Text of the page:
NJ: How did your childhood affect your decision to become a filmmaker?
TS: I spent nine months of the year in New York City and the remaining three months in Vermont. So having context for each of these worlds, I was able to look at them and their different eyes and become aware that my surroundings have different patterns. When I was in Vermont, I was running around, making forts, starting fires, and letting my childhood imagination run wild. In a way the scenarios we create as children is its own form of filmmaking.
But also being in New York and going to a high school that had a film department, as well as being exposed at a really young age to so much culture, and movies, and places like the Film Forum, was huge. It became more of an innate language, which stemmed from the cultural exposure combined with the circumstance of living in these dual environments.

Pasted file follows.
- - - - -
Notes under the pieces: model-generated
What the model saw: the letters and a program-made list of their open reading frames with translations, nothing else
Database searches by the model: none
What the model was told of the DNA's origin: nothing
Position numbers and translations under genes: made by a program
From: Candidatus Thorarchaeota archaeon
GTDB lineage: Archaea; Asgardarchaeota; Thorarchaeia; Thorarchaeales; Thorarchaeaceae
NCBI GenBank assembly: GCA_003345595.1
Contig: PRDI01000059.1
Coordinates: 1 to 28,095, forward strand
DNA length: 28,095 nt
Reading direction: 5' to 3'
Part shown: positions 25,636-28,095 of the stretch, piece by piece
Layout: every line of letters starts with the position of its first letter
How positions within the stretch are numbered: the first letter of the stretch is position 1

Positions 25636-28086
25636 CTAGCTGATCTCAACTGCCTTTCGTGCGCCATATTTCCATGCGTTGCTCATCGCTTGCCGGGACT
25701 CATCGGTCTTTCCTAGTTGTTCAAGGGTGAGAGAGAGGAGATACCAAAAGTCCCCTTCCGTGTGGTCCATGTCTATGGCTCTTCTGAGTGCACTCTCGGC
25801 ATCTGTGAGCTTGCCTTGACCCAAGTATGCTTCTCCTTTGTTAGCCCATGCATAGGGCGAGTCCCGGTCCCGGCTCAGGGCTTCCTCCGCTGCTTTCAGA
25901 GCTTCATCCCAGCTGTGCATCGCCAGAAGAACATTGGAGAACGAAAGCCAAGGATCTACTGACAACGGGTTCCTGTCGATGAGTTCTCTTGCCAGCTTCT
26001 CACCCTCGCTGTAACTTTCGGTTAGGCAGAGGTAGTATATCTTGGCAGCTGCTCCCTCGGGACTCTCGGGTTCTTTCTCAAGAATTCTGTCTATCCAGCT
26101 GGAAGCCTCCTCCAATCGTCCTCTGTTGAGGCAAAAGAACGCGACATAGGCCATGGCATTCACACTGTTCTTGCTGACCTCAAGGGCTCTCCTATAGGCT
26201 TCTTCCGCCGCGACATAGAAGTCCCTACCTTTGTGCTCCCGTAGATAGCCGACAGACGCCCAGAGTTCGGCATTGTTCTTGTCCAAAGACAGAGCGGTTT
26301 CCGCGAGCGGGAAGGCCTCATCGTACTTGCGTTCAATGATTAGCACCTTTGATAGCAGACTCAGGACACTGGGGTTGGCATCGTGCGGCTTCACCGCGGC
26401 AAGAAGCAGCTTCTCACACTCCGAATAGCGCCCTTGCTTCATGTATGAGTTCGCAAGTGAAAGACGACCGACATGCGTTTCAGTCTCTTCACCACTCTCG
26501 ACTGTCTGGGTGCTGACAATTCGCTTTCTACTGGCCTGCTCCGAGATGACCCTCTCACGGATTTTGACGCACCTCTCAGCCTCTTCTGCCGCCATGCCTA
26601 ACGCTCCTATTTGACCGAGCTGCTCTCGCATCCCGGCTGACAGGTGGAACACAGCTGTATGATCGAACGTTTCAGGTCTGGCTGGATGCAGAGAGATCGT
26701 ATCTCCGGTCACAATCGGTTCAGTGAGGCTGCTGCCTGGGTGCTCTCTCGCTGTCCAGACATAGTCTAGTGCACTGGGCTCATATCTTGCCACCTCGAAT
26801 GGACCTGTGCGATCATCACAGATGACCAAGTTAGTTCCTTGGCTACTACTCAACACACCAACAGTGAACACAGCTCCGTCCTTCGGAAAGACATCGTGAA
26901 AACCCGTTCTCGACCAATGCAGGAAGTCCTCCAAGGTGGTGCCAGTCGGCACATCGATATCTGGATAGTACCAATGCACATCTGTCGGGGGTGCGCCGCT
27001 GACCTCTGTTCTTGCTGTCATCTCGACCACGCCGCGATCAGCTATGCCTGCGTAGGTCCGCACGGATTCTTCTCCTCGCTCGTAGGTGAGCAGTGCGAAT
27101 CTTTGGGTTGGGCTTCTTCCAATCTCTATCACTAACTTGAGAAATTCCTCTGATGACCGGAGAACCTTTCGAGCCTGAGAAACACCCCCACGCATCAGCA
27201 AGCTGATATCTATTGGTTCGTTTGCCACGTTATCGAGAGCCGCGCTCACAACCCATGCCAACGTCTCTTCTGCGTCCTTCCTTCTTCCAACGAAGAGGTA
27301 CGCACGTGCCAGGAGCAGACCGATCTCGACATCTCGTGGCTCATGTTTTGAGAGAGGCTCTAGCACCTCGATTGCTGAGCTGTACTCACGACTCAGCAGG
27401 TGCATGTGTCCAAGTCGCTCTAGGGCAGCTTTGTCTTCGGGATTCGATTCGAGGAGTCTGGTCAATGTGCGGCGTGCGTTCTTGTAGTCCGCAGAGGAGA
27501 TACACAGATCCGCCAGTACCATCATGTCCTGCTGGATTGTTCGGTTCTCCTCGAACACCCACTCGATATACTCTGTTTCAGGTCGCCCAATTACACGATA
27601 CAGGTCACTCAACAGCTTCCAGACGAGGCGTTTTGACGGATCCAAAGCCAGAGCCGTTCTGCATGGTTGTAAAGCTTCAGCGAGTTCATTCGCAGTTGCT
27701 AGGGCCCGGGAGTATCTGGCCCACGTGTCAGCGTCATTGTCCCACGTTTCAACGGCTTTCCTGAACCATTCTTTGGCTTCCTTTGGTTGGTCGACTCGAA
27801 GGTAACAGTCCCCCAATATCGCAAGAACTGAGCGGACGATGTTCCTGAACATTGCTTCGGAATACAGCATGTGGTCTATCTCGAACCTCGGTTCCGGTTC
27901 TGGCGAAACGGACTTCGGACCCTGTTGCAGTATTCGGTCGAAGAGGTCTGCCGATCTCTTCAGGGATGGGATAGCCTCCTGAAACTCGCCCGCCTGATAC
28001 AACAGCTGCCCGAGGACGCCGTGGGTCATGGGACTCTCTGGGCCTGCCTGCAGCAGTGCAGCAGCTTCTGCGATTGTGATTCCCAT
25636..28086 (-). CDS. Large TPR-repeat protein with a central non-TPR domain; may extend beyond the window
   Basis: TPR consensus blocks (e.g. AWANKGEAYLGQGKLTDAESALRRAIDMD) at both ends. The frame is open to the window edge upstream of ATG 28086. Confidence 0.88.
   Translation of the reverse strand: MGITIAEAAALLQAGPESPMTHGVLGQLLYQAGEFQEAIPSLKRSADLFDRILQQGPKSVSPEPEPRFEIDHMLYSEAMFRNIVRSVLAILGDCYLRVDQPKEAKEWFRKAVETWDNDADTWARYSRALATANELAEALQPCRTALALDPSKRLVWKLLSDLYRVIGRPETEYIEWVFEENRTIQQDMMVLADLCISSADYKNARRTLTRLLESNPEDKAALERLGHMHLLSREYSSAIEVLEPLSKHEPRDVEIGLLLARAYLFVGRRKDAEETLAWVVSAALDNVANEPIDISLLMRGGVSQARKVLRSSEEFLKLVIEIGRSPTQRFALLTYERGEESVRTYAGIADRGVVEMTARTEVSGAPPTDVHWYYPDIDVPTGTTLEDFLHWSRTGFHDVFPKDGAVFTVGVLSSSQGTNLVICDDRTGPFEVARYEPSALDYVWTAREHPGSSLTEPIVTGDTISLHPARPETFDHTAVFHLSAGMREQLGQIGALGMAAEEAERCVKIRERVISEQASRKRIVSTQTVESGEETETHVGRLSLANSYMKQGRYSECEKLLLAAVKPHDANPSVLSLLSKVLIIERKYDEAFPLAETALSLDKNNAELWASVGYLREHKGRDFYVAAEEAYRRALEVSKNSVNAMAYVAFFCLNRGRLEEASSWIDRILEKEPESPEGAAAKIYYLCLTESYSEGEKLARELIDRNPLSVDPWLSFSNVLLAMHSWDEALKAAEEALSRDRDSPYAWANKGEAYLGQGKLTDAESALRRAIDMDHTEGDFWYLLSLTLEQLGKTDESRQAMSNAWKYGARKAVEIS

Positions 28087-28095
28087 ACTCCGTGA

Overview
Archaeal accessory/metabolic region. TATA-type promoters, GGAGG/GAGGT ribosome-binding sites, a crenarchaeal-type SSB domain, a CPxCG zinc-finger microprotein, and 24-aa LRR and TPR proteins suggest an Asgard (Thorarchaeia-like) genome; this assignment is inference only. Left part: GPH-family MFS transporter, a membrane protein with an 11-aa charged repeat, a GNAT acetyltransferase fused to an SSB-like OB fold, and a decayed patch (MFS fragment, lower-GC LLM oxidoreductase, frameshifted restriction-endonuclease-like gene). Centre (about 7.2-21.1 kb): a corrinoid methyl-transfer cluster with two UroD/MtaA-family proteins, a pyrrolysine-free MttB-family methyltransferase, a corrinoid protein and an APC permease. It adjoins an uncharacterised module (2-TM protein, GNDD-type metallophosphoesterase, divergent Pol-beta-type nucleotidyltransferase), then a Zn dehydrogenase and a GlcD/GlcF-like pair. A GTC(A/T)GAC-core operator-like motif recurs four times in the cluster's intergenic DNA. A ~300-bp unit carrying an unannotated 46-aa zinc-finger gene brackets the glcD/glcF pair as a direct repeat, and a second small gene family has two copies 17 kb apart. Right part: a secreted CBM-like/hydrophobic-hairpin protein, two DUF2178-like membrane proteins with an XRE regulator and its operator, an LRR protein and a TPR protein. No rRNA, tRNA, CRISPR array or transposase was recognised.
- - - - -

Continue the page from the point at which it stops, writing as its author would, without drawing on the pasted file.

NJ: How would you describe the current state of the world in three words?
TS: Suicidal, solipsistic, and numb.
NJ: When is the last time you cried?
TS: Recently, talking about Peter and his current predicament.
NJ: What is your current state of mind?
TS: I guess excited, but fraught.
NJ: If you could have witnessed any historical event, which would it be?
TS: There are so many. It would be interesting to witness something like World War I, but the extent of it and the carnage was so horrific, which would make me want to see more celebratory occasions of humanity. Discoveries are a always incredible, and one thing I love about that is you would require a return trip, otherwise you don’t realize that it’s a discovery.
NJ: Who do you most admire?
TS: Peter Steele (laughs). It’s kind of an inside joke.
Photography: Andrew Boyle for NeueJournal